must save ourselves.
As a result of the 1944 Dumbarton Oaks Proposal, as well as the 1945 Yalta and San Francisco Conferences, the United Nations Charter came into force on October 24, 1945. On December 14, 1946, the U.N. accepted a gift of $8.6 million from John D. Rockefeller, Jr., to buy the eighteen acres of land on New York's East River upon which the current U.N. building sits. The next year, the U.S. Congress approved a $65 million interest-free loan to finance the construction of the glass, stone, and steel tower dedicated to the enshrinement of “collective security.” Between 1945 and 1987, the United States contributed $17 billion of the estimated $87 billion spent by this organization. The nonaligned nations, which make up the majority of the United Nations delegations, have voted with the communist line fully 85 percent of the time in the General Assembly. Like the Tower of Babel before it, the United Nations, worshipping the false gods of man, all in the name of unity and security, represents a denial of the Lordship of Jesus Christ, the Creator, Sustainer, and Savior of the world. The builders of this modern-day Tower of Babel place man above God and the Almighty State above man.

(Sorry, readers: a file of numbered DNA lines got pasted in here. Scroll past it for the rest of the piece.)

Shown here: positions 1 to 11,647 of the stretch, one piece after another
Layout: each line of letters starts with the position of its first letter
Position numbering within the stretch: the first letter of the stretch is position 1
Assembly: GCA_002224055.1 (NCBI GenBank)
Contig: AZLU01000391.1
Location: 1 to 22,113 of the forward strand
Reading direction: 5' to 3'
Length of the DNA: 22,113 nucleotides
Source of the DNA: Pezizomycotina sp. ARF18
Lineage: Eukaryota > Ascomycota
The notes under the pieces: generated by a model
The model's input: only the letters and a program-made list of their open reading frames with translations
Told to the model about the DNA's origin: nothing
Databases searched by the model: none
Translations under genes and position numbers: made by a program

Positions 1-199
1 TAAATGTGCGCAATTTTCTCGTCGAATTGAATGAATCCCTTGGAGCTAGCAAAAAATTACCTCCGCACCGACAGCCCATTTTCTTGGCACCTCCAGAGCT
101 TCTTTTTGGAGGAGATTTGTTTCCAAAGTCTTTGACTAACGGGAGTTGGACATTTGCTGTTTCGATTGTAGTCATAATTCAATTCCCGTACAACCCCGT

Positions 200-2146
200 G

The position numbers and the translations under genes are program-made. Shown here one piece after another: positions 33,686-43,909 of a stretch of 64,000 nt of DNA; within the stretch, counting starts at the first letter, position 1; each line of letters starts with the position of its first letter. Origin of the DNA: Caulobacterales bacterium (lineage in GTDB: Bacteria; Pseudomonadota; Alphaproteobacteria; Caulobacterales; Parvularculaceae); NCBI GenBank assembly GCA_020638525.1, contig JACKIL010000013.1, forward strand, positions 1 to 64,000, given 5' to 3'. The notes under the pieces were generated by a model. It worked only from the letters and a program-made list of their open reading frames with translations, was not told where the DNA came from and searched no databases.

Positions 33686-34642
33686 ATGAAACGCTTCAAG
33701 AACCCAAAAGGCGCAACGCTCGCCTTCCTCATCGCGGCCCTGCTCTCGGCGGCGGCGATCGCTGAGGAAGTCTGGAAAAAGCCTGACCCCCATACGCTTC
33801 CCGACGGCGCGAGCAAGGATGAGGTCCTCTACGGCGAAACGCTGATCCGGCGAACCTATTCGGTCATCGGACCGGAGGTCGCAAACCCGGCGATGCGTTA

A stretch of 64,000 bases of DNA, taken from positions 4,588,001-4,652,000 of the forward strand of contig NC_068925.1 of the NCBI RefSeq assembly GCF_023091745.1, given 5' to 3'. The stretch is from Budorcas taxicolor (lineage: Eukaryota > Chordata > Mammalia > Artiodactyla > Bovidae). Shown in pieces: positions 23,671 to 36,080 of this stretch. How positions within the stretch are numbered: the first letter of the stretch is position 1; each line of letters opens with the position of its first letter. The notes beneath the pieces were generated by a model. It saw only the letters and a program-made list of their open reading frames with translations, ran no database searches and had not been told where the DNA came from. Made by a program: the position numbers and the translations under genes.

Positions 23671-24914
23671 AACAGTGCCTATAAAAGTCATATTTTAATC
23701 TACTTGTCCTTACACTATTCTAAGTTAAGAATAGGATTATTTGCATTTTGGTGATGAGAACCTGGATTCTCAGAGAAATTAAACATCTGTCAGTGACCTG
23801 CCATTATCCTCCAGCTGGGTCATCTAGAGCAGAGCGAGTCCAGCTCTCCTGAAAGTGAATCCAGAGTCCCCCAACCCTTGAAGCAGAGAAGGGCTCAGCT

The initial optimism with which the world was aglow after World War II has long since faded before the gruesome reality of some three-hundred plus civil and regional wars that have raged since 1945, including Korea and Vietnam (Fred Bruning, “The U.N. At Forty,” The Courier-Journal, September 22, 1985, p. D1). In addition, during these past forty-six years, there have been no shortages of bombings, assassinations, hijackings, and other such demonstrations of man's inhumanity to his fellowman. Although the recent “defeat” of communism and the “one--hundred hour” war to “liberate” Kuwait has bolstered the optimism of some, as we shall see later, these are nothing to get excited about, and have, in fact, caused untold suffering and death for many people.